JpGU-AGU Joint Meeting 2020

Presentation information

[E] Poster

S (Solid Earth Sciences ) » S-IT Science of the Earth's Interior & Techtonophysics

[S-IT31] Planetary cores: Structure, formation, and evolution

convener:Hidenori Terasaki(Faculty of Science, Okayama University), Eiji Ohtani(Department of Earth and Planetary Materials Science, Graduate School of Science, Tohoku University), Gerd Steinle-Neumann(Bayerisches Geoinstitut, Universitaet Bayreuth), William F McDonough(Department of Earth Science and Research Center for Neutrino Science, Tohoku University, Sendai, Miyagi 980-8578, Japan)

[SIT31-P01] Sound velocity measurement of Fe-Ni-Si alloys at high pressure and high temperature

*Daijo Ikuta1, Eiji Ohtani1, Hiroshi Fukui2,3, Hiroshi Uchiyama4, Satoshi Tsutsui4, Baron Alfred3 (1.Department of Earth Science, Tohoku University, 2.Department of Material Science, University of Hyogo, 3.RIKEN, 4.JASRI)

Keywords:Fe-Ni-Si system, sound velocity, high pressure

The Earth's core has supposed to be constituted by iron-nickel alloys containing about 10% nickel as the main constituent and some light elements. The candidates of light element are sulfur, oxygen, carbon, hydrogen, and silicon. Among them, silicon is one of the most convincing light elements. The structure, physical properties and its chemical compositions of the Earth's core has been discussed with the seismic structure model of the Earth such as preliminary reference Earth model (PREM) based on seismic wave velocity observations. Constraints on the chemical composition of the Earth's core have been discussed by comparing the model with the physical properties of the Fe-Ni-X alloys that are candidates for the composition of the Earth's core. For the physical properties, a sound velocity and a density of materials are directly related to the knowledge obtained from seismic wave velocity observations. Therefore, the information of sound velocity and density for Fe-Ni-X system are important to understand the properties of the Earth's core and to restrict its chemical compositions. However, for the Fi-Ni-Si system, which is considered to be a promising candidate for the constituents of the Earth's core, were not well studied especially high pressure and high temperature conditions.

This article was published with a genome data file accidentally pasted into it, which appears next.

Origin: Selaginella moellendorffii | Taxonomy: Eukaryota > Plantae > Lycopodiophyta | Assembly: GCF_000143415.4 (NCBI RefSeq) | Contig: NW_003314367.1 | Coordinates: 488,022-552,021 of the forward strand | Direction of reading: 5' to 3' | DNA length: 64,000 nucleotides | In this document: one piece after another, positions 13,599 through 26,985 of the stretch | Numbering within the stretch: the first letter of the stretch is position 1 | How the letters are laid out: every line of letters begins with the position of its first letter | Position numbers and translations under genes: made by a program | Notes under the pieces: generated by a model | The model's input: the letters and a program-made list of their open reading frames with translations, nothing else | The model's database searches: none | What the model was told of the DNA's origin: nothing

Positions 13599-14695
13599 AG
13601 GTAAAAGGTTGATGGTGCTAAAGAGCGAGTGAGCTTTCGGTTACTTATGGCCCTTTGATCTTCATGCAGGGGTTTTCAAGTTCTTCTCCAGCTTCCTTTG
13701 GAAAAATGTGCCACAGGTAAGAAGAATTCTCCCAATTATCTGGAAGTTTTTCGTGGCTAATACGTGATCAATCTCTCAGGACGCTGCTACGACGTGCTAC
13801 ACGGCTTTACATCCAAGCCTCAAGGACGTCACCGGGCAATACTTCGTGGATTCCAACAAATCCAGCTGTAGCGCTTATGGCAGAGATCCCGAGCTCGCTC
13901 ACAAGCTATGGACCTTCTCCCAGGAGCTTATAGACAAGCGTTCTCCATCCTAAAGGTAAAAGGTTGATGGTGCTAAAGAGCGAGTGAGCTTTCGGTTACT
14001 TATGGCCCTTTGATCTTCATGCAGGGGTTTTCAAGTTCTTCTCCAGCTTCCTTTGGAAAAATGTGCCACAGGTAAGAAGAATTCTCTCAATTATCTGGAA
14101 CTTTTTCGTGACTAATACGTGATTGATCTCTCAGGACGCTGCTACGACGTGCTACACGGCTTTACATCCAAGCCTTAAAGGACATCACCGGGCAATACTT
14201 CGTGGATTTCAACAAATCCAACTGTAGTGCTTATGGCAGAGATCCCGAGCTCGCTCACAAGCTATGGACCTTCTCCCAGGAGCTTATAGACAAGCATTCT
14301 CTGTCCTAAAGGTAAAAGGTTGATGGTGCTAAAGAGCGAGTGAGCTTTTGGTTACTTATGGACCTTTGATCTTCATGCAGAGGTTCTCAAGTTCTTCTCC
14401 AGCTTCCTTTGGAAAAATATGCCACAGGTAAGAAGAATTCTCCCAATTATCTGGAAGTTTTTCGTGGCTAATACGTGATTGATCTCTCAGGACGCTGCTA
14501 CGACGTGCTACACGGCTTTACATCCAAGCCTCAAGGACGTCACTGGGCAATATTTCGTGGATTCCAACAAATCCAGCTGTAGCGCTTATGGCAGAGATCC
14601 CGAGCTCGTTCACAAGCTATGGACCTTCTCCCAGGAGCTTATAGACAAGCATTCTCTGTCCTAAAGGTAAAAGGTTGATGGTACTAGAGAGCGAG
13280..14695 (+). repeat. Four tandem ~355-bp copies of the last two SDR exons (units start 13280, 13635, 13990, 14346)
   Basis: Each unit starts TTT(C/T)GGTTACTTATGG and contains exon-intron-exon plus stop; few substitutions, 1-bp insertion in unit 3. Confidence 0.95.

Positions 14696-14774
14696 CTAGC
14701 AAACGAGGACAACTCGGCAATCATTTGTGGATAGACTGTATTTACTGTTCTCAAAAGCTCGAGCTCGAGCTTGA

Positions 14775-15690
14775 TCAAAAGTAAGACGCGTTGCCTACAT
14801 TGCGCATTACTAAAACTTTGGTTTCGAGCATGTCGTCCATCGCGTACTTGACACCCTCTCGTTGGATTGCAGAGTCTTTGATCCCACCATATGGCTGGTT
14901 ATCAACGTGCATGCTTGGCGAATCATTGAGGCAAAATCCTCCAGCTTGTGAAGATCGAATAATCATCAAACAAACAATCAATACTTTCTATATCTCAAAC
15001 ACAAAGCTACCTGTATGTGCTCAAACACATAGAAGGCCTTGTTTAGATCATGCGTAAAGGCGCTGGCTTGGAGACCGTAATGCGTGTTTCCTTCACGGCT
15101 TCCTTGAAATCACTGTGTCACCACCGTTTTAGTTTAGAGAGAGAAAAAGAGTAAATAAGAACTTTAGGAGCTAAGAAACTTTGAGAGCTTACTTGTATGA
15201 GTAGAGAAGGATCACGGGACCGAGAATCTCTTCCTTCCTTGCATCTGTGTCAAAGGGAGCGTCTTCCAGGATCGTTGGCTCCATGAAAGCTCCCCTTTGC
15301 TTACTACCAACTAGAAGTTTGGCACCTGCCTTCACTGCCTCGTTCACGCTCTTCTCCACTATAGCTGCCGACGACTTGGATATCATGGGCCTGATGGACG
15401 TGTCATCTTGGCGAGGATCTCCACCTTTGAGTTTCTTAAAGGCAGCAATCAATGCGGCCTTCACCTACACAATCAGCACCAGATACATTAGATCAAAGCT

In this study, we measured the sound velocity and density of the Fi-Ni-Si system under high pressure and high temperature conditions, and discuss the composition of the Earth's core through comparison with the results and PREM.